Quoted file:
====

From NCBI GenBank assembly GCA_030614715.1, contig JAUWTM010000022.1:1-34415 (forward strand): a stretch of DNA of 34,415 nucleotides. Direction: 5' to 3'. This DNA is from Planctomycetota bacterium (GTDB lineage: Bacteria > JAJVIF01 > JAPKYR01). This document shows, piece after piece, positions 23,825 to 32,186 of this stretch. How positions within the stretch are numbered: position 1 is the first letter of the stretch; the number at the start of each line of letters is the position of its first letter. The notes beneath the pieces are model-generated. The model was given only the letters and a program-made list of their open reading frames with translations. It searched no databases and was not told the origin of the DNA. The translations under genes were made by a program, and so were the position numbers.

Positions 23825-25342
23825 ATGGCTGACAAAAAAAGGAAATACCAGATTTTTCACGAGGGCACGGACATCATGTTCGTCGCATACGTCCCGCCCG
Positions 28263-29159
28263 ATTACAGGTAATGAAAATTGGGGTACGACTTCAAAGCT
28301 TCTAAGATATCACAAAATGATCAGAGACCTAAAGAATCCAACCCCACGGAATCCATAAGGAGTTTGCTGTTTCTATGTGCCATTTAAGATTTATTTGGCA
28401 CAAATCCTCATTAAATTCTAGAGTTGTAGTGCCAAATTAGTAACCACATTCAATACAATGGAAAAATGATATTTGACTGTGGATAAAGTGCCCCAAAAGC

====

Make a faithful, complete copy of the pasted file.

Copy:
From NCBI GenBank assembly GCA_030614715.1, contig JAUWTM010000022.1:1-34415 (forward strand): a stretch of DNA of 34,415 nucleotides. Direction: 5' to 3'. This DNA is from Planctomycetota bacterium (GTDB lineage: Bacteria > JAJVIF01 > JAPKYR01). This document shows, piece after piece, positions 23,825 to 32,186 of this stretch. How positions within the stretch are numbered: position 1 is the first letter of the stretch; the number at the start of each line of letters is the position of its first letter. The notes beneath the pieces are model-generated. The model was given only the letters and a program-made list of their open reading frames with translations. It searched no databases and was not told the origin of the DNA. The translations under genes were made by a program, and so were the position numbers.

Positions 23825-25342
23825 ATGGCTGACAAAAAAAGGAAATACCAGATTTTTCACGAGGGCACGGACATCATGTTCGTCGCATACGTCCCGCCCG
Positions 28263-29159
28263 ATTACAGGTAATGAAAATTGGGGTACGACTTCAAAGCT
28301 TCTAAGATATCACAAAATGATCAGAGACCTAAAGAATCCAACCCCACGGAATCCATAAGGAGTTTGCTGTTTCTATGTGCCATTTAAGATTTATTTGGCA
28401 CAAATCCTCATTAAATTCTAGAGTTGTAGTGCCAAATTAGTAACCACATTCAATACAATGGAAAAATGATATTTGACTGTGGATAAAGTGCCCCAAAAGC